Portsmouth City Council's planning department could be taken over by the government to speed up decisions

For the second time this year, Portsmouth City Council has been threatened with losing planning powers to the government due to ‘significant concerns’ about the speed at which it makes decisions, prompting criticism from MP Penny Mordaunt.
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Communities secretary Michael Gove wrote to the council last month and said that unless improvements were made by June it would be ‘designated’, meaning planning applications could be decided by the Planning Inspectorate rather than the council.

The letter follows a similar threat made in January and says the council is delivering ‘a very poor quality service’ with less than two-thirds of applications being determined in time, below the 70 per cent target.

Portsmouth City Council could see its planning department taken over by the government Picture: Gareth Fuller/PA WirePortsmouth City Council could see its planning department taken over by the government Picture: Gareth Fuller/PA Wire
Portsmouth City Council could see its planning department taken over by the government Picture: Gareth Fuller/PA Wire
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‘I have significant concerns about the performance of a handful of local authorities, including your council,’ Mr Gove’s letter said. ‘Performance… is far below the expected threshold.

‘That is indicative of a very poor quality service to local residents and a significant deterrent to investment in your local housing market and wider economy.’

He said there has been ‘some more encouraging recent data’ but that if this did not continue into June he would designate the council this year.

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‘The best outcome is if the council can improve this service,’ she told the Local Democracy Reporting Service. ‘It is about individuals and businesses being about to get on with their own projects but also about the major developments to improve our city that are making slow progress, such as Tipner.’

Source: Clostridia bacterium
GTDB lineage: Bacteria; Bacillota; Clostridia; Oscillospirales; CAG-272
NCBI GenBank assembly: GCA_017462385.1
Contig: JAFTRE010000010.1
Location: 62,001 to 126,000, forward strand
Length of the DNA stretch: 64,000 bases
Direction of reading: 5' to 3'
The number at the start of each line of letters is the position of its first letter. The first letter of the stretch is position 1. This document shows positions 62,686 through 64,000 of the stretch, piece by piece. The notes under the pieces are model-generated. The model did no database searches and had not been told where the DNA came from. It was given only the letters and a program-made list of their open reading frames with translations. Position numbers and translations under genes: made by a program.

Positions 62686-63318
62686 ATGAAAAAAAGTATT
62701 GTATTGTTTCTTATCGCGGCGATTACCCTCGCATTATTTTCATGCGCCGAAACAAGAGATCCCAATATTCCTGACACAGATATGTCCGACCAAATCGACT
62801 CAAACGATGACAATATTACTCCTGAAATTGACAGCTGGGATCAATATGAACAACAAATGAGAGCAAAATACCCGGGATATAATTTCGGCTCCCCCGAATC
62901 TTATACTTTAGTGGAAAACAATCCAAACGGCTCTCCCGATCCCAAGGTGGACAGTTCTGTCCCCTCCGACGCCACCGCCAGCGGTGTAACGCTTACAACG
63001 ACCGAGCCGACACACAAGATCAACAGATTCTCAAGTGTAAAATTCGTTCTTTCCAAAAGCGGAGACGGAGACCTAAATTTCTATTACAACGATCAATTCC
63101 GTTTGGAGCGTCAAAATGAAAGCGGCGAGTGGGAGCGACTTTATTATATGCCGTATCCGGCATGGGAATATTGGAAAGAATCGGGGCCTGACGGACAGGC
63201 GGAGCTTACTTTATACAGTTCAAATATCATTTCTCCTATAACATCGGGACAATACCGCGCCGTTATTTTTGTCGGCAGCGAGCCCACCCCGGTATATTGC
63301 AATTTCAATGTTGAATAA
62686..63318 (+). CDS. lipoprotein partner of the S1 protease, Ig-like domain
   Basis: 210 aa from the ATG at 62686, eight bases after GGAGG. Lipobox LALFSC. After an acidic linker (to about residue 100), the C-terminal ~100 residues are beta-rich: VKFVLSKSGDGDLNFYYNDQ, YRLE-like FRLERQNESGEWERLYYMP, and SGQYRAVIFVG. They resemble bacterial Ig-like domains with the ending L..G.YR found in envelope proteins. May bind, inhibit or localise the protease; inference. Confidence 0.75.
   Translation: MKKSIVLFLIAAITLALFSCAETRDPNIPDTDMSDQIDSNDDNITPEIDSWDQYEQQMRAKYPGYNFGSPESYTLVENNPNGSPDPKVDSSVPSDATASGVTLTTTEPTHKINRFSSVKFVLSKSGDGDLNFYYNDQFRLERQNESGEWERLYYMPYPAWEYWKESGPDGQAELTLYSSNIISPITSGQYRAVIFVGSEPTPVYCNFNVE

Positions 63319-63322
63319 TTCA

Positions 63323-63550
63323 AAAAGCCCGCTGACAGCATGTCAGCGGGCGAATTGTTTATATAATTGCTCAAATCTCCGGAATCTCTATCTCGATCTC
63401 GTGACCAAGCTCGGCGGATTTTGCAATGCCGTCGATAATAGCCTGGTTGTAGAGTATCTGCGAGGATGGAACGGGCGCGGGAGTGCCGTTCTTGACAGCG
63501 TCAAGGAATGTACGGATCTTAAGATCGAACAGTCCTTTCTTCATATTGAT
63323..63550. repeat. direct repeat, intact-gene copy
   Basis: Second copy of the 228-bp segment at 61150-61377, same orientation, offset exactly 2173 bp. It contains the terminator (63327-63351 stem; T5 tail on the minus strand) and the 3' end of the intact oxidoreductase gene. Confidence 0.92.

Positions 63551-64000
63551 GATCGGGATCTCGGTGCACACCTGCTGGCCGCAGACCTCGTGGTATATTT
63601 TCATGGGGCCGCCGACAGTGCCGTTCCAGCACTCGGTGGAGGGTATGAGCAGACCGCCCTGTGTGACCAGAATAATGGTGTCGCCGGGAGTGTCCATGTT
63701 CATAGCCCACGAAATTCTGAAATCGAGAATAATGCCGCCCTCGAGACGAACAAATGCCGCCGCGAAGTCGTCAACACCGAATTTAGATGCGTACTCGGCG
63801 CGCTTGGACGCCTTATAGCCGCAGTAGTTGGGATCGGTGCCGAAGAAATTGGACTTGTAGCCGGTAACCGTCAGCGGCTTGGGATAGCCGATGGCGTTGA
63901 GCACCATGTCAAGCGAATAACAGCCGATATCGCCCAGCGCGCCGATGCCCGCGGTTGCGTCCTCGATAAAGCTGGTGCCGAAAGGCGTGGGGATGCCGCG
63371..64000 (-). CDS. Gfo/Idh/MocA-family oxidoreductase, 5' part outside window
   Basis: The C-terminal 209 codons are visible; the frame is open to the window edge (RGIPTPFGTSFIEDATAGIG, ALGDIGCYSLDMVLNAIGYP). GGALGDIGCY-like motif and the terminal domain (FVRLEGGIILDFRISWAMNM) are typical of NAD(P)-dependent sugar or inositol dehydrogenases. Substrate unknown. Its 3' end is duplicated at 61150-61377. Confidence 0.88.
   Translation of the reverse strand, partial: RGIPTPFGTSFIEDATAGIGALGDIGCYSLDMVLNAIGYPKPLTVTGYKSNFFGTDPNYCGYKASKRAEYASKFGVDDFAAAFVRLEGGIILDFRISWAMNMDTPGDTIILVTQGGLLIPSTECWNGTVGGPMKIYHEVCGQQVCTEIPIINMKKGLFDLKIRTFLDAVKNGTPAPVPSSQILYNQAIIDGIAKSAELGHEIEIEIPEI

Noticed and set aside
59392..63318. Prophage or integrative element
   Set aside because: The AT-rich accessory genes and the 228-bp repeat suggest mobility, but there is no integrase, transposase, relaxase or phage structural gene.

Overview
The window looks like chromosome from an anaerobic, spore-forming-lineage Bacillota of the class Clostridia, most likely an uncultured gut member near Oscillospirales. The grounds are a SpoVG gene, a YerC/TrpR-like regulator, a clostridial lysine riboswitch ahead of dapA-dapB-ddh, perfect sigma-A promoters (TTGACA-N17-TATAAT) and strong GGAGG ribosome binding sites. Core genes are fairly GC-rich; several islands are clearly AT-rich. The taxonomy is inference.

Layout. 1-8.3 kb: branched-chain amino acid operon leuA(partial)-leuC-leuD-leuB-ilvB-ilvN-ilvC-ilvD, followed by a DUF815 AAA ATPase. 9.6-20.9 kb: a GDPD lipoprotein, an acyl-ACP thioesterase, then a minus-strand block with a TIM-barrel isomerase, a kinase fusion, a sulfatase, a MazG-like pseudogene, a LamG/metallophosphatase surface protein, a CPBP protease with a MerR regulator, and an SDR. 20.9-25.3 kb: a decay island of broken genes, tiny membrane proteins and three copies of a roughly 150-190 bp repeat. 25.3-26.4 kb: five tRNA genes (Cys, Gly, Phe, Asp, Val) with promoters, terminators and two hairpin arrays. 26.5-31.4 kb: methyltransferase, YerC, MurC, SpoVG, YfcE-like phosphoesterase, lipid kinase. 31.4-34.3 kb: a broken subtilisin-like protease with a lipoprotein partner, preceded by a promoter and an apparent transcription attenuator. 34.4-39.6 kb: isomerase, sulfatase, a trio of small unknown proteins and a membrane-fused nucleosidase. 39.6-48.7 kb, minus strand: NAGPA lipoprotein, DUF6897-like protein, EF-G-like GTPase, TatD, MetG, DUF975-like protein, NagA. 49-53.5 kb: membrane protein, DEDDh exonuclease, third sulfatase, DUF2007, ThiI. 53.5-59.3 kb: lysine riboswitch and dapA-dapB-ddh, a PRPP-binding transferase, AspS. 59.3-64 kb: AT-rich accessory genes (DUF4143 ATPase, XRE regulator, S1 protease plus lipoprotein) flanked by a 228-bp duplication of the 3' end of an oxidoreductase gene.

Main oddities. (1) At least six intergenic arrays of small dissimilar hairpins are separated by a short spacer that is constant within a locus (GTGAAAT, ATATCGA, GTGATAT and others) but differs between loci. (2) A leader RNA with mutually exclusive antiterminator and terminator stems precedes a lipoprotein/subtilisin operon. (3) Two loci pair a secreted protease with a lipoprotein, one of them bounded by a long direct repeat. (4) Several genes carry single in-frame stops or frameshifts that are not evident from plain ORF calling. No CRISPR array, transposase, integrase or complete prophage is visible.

Ryan Brent, the Conservative opposition spokesman for planning on the council, said there had been ‘a lack of investment and action’.

Residents have faced years of systemic failure under former Liberal Democrat leader Councillor [Gerald] Vernon-Jackson which had become stagnant and lacked innovation and investment,’ he said. ‘This will mean that local people have less control of developments within our communities.’

In April last year the council shut its planning department for two weeks in a bid to clear its backlog, and previously it paid £50,000 for a firm called Terraquest to help get through the list, but neither move made huge inroads into the outstanding applications.

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A council spokesman said it was ‘disappointed’ by Mr Gove’s decision to put the council at risk of designation and meetings had already been held with officials in his department and the Planning Advisory Service.

‘While many of the problems are now historic, we have committed additional resources and are continuing to look at ways to improve,’ they said. ‘We recognise that the speed to determine “non-major” types of planning application needs to get better, and we have developed an action plan to improve performance, which will be published soon.’

They said the number of planning applications being decided in time was now above the government target.

‘The council’s planning department is performing well in other categories of application and has seen a recent Portsmouth development, at Tipner East, shortlisted for a national planning award,’ he added.